Glucoamylase

Glucoamylase (also known as amyloglucosidase) is a type of digestive enzyme that cleaves or breaks off a free glucose molecule from the complex sugar-based chains that form starch or from the simpler sugar, maltose. The glucose that is freed can then be used as a source of energy for the body.
Glucoamylase helps to break down starch that occurs naturally in most vegetables that we eat (in very high amounts in common foods like potatoes, corn, rice, and wheat) or is added as filler or processing additive in many prepared food products. It is a specific type of amylase (starch-digesting enzyme) that our bodies produce in the mouth and pancreas, but it may also be derived from non-animal sources.
Glucoamylase is often described separately from amylase because it digests starches in a particular way, removing free glucose molecules from the end of the starchy chains rather than simply breaking these longer chains simply into smaller chains. It is part of an extremely important group of enzymes that allow us to absorb nutrients and create energy from some of the most common plant foods that we eat.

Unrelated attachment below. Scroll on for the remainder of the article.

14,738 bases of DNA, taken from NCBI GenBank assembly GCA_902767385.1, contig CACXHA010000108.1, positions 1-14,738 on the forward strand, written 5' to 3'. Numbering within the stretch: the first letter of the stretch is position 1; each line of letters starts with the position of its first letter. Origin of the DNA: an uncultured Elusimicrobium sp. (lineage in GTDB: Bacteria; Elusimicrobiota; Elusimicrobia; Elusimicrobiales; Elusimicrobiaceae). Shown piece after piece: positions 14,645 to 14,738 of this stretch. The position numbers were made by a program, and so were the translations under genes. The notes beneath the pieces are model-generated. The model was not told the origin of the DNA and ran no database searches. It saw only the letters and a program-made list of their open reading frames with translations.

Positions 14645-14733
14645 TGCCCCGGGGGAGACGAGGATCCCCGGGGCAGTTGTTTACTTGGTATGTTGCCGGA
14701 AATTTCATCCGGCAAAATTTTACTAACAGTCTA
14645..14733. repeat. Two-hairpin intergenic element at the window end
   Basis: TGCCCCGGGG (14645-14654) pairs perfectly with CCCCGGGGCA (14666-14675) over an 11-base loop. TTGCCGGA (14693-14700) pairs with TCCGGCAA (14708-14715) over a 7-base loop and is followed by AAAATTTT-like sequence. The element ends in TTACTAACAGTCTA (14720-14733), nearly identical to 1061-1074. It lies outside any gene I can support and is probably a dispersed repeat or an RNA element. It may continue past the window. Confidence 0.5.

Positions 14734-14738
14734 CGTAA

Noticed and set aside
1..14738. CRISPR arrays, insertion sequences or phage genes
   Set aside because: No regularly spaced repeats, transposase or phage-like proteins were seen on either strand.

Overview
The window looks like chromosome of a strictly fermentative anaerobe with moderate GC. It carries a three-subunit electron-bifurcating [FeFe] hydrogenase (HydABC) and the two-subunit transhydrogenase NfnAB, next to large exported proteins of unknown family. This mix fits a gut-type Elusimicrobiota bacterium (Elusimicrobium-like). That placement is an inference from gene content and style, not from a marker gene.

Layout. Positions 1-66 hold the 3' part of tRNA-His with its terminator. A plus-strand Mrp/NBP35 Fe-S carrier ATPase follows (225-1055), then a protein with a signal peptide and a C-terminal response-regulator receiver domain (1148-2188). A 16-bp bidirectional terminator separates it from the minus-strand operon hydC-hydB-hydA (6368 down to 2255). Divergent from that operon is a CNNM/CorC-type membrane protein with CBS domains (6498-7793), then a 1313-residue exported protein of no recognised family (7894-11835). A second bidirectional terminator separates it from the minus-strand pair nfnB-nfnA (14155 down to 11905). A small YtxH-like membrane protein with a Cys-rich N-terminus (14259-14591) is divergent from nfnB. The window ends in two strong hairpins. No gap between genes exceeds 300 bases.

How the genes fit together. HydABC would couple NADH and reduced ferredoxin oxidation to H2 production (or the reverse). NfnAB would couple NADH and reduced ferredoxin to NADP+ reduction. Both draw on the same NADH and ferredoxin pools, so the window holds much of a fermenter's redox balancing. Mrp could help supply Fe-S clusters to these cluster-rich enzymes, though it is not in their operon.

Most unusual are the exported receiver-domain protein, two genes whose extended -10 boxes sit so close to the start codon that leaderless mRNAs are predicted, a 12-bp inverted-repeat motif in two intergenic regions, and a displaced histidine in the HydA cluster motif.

Every day, human beings eat large amounts of starches, and while these carbohydrates have some nutritional value, they cannot be absorbed or digested by the body without the help of enzymes. Glucoamylase is one type of enzyme that can break down these starches into glucose, which is absorbable and usable. This helps take the heavy load off of our digestive processes, reducing many common digestive upsets such as heaviness, lethargy, bloating and gas.

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